2 lessons that have helped me thrive as a solo mum

by | Oct 13, 2020 | Solo mum, Support network

When I made the decision to pursue solo motherhood I realised that to thrive as a solo mum, I must wholeheartedly embrace this path. There was no room to question my decision, or to wish things were different. If I was going to do this, I needed to do it with 100% dedication and enthusiasm.

When I say there was no room, this wasn’t an overnight magic wand, that allowed me to get to this mindset. It was a process of working it out over time and continuous practice.

There are 2 main things that I have learnt during this ongoing process, which have made and continue to make my experiences as a solo mum significantly better that they might otherwise have been. Let me share with you what they are:

1. Curb Comparison

I quickly realised that any time I spent comparing myself to others did not result in a positive experience for me.

There are many people around me in a variety of circumstances. There are people in great, supportive relationships who seem so happy and in love. They really share the load and are there for each other. Instead of comparing myself and wishing I had what they had, instead I have learnt to concentrate 100% on my own circumstances. Focusing on how can I make my life the absolute best it can be in the situation I am currently in.

One of the ways I do this is that rather than feeling envious of my friends who are in happy relationships, instead I spend more time with them. I feel good spending time with happy, positive people. I’m not jealous of them, I’m happy I have them in my life and feed off their enthusiasm and positivity. I make myself part of their family, surrounding myself with amazing people. As Jim Rohn famously said  “we are the average of the five people we spend the most time with.”

It also allows me to remind myself that no-one has the perfect situation. Everyone has challenges they are dealing with. It can be easy to forget that at times.

2. Redefine relationships

There was a time when I believed that ‘if only’ I had a partner, things would be so much better. I would be so much happier. All my problems would be solved.

What I soon realised is that it was not a partner I needed, instead it was to strengthen my existing relationships as well as building new ones.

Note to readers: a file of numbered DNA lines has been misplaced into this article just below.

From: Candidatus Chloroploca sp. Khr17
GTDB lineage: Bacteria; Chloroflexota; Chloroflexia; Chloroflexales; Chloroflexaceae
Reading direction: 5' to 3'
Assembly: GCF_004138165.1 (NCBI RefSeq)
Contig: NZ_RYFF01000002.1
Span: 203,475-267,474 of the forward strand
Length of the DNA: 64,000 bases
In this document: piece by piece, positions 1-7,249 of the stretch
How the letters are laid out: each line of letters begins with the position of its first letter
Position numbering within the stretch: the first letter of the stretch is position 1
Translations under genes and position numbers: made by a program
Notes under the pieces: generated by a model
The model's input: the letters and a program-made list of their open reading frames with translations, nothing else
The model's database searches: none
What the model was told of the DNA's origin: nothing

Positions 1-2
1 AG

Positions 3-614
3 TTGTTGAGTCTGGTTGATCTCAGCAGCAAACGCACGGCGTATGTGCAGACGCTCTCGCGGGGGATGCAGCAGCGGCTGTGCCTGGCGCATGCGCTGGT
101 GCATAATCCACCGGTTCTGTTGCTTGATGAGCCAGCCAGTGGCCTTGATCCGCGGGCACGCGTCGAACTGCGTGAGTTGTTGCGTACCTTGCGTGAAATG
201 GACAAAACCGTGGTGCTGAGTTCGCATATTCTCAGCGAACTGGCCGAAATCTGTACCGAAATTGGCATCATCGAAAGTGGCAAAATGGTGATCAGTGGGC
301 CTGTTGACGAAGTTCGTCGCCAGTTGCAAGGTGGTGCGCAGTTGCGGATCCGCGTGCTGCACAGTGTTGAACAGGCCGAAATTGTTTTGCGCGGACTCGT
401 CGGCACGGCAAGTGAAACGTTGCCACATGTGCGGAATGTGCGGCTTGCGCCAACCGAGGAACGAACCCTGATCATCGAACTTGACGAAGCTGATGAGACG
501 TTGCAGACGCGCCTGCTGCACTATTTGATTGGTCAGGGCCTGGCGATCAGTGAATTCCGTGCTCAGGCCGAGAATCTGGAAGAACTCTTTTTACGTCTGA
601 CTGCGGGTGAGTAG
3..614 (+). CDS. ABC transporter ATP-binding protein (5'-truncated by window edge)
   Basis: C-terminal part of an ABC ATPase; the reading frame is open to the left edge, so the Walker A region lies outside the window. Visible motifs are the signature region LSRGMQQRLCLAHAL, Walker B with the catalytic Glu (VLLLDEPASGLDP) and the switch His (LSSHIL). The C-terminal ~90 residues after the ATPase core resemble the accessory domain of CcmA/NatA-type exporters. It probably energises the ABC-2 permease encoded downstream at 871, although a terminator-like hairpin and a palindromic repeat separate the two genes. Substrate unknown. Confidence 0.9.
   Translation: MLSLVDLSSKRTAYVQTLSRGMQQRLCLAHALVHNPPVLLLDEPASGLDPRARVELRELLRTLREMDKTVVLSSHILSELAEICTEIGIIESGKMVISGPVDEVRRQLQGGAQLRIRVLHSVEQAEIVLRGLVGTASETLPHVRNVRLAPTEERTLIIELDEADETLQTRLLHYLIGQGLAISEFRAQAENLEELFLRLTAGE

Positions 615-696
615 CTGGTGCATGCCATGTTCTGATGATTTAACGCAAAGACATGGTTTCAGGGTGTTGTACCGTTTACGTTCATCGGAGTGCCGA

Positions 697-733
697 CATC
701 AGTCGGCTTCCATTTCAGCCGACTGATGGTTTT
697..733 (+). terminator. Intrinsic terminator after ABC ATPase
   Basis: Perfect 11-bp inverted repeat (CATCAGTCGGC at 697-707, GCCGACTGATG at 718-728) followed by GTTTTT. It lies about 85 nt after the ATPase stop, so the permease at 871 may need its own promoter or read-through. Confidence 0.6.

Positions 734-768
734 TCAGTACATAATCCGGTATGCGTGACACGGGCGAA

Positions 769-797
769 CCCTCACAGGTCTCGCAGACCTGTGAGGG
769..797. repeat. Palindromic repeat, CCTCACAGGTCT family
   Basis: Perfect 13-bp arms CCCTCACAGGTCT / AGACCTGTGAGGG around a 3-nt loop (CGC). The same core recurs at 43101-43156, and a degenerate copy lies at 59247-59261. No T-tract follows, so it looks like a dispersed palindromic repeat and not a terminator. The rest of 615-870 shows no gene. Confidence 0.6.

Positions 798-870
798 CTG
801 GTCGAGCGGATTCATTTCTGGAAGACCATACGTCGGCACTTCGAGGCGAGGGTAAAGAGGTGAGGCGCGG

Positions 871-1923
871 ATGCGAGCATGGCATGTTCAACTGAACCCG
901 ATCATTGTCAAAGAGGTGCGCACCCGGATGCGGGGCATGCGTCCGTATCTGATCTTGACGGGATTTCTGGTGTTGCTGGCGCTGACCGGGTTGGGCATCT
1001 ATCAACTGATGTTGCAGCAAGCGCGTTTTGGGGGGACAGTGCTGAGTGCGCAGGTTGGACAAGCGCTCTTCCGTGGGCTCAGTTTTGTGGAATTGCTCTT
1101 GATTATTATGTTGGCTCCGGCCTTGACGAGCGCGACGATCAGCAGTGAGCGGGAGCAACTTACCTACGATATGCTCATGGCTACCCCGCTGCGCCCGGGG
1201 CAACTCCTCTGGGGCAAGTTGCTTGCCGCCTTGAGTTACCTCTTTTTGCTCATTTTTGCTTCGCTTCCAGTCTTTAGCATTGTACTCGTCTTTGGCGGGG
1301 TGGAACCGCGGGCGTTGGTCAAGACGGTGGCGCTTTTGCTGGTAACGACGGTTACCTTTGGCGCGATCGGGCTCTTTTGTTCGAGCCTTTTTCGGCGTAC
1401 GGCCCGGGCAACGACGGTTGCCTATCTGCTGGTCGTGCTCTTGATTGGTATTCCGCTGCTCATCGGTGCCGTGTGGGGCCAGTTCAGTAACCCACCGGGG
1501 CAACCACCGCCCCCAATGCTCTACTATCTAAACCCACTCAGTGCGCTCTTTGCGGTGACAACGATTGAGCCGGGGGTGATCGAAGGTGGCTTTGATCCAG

What are some of the things I would like from a partner. Someone to:

  • Share experiences with
  • Have fun with
  • Support me
  • Share my feelings with
  • Give me cuddles

What I realised is that I already have loads of amazing people in my life who give me many of these things. One of my mistakes was not placing as much importance on these relationships, instead fantasising that getting all of it from one imaginary person would be so much better.

When you analyse everything you might hope to get from a partner, it is clear to see that you can get many of these things from friends and family. You might just need to let them in a bit more. You might also need to re-evaluate the importance we place on a romantic partner. As I have written about many times before, the fairytale we are sold as we have grown up will have us believe happiness comes when we find our true love.

One of the things I needed to do to thrive as a solo mum was to reframe things. There was no point always thinking I wish I was sharing things with a romantic partner. What good does this do me? I haven’t got one. So if I constantly think this, I will keep on being disappointed. Instead, let me embrace the love and support I get from those people who are in my life.

These are all concepts that we cover in my group coaching course Choosing Solo. If they are things that you are working through, I’d love for your to join us in the next course. You can check out more details here.

I’d love to hear your experiences in the comments below.



Submit a Comment

Your email address will not be published. Required fields are marked *

This site uses Akismet to reduce spam. Learn how your comment data is processed.